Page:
Teller Report

Now you can see non-English news...

Sleep Disorders: This man knows how to sleep well

2020-02-17T17:15:08.027Z

The doctor Ingo Fietze has been researching sleep for 30 years. He says that work takes a lot of sleep, why doctors ignore it and what the sleepless can do.



The medical doctor Ingo Fietze founded the first sleep laboratory at the Charité Berlin in 1989 and has headed the sleep medicine center there since 2005. He also advises the German Olympic team of athletes and the Berlin State Ballet on the subject of sleep. He knows how important sleep is for daily work, why sleep disorders are treated so rarely in Germany and how best to find rest.

ZEIT ONLINE: Suppose tomorrow is an important work date or a very busy day and you are awake for hours at night - what can you do about it?

Ingo Fietze: Not being able to sleep from excitement can happen to anyone. If that happens more often, you might be a sensitive sleeper. Some simply fall asleep in the evening, regardless of whether they are annoyed or the partner snores. Others cannot sleep well from birth if the light is on or the bed is too hard. Many people only become sensitive to sleep in old age. This is not yet a disease, but a property like sensitive skin. If you lie awake at night, you should relax and wait until you get tired again. If it happens permanently, you have to look for help.

ZEIT ONLINE: The excitement is often accompanied by the pressure to fall asleep quickly in order to be fit the next day. Then you roll around in bed before an early shift and constantly calculate how many hours are left before the alarm clock rings.

Info Fietze, born in 1960, heads the Charité sleep medicine center in Berlin. He was a member of the board of the German Society for Sleep Research and Sleep Medicine and is the chairman of the German Sleep Foundation and the Association Germany Sleeps Healthy.

Fietze: If you constantly look at your watch and watch how you only have four, only three, and only two hours of sleep, then it won't work. Expectation pressure is an opponent to sleep. You only have a 30-minute window to fall asleep about every two hours anyway. We get tired every 90 to 100 minutes, and then it is important to take this opportunity.

ZEIT ONLINE: That means if I can't fall asleep in the first half hour ...

Fietze: ... then read a book, make a nice film or podcast. And as soon as you realize that you are getting tired: zack, lights off, laptop too. But it is important that you are already in bed. The biggest mistake is to fall asleep in front of the TV in the living room. If you then wake up on the couch, go to the bathroom and change, you often miss the time window in which you could fall asleep again.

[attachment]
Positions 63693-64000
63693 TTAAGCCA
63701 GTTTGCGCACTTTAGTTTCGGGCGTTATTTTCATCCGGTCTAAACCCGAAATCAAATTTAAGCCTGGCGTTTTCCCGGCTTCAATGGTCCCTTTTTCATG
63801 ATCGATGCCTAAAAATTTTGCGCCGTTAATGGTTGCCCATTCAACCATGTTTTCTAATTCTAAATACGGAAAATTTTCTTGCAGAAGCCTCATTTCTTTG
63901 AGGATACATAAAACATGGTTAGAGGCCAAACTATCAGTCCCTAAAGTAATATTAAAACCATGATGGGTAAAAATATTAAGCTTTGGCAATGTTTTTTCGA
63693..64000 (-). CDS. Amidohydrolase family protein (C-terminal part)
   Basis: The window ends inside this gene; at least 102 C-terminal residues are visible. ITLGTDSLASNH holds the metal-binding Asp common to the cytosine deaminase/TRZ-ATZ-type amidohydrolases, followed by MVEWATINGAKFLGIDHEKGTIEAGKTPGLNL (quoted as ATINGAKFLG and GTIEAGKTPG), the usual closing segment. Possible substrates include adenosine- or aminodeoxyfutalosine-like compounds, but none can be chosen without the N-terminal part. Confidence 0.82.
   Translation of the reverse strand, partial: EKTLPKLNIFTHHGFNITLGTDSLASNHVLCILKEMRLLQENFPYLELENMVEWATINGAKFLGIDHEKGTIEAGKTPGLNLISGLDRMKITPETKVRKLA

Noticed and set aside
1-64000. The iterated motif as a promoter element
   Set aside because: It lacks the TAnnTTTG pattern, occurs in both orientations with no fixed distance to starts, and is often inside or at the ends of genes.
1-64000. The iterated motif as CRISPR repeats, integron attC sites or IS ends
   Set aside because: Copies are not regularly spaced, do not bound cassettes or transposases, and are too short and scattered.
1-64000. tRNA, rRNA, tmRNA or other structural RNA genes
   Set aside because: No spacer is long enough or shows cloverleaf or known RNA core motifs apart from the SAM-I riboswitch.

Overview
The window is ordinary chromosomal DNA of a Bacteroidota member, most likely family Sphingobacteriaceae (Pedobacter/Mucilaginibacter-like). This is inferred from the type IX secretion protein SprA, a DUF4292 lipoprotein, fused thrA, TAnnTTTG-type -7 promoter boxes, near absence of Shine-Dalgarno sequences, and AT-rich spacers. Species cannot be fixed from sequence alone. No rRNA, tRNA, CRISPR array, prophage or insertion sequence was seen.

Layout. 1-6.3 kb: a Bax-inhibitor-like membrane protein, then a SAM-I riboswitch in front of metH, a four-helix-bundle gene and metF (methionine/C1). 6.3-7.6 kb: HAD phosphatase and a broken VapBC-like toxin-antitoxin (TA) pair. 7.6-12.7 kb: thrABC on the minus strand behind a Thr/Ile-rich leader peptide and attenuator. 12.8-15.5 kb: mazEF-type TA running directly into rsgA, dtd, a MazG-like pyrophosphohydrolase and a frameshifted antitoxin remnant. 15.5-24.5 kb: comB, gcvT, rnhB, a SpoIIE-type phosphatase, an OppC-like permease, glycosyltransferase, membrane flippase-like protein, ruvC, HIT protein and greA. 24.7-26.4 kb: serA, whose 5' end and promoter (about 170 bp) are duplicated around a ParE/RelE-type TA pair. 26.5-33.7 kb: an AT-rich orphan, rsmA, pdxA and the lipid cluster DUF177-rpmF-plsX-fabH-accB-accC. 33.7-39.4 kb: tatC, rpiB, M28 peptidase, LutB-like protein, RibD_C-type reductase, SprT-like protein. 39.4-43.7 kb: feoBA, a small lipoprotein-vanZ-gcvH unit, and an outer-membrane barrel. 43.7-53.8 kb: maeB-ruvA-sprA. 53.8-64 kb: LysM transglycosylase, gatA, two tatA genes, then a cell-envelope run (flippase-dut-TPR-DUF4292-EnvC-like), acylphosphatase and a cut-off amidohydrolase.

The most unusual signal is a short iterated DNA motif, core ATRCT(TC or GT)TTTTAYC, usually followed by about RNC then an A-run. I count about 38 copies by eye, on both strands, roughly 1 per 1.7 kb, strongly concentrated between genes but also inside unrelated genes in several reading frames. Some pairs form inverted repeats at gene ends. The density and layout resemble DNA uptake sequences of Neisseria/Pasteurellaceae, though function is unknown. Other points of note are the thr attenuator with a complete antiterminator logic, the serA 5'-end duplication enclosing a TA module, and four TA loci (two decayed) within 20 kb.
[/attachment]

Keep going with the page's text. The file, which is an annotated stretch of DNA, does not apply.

ZEIT ONLINE: So instead of turning to one side in front of the other, prefer to watch a series in bed?

Fietze: No, no series! You always want to watch the next episode. And it shouldn't be too exciting, that is, no crime fiction or dramatic feature films. Talk shows work well or even animal films. At best there is a speaker with a deep, sonorous voice. For example, I fall asleep with Bob Ross.

ZEIT ONLINE: You mean The Joy of Painting , this television painting course with more than 400 episodes in which Bob Ross paints live oil paintings and comments on them. What's so comforting about it?

Fietze: I like to watch him paint. You think he is almost done and then he starts painting over again. Somehow interesting, but not too exciting either. His comments and the monotonous German translator's voice are pleasantly sleepy. But that shouldn't be too boring, otherwise you think about everything in the meantime or start to get upset.

ZEIT ONLINE: And what if it does not work with Bob Ross?

Fietze: Then you have to say to yourself: It just won't work with sleep today. Accept the misery and try to take it as calmly as possible, as long as it rarely occurs.

Source: zeit

Life/Entertain 2020-02-17T17:15:08.027Z
News/Politics 2020-03-13T04:13:31.490Z
Life/Entertain 2019-11-27T15:55:49.236Z
News/Politics 2020-02-16T00:59:47.697Z
News/Politics 2020-02-12T12:10:20.158Z
News/Politics 2020-02-10T20:28:53.448Z
life 2020/04/08    

© Communities 2019 - Privacy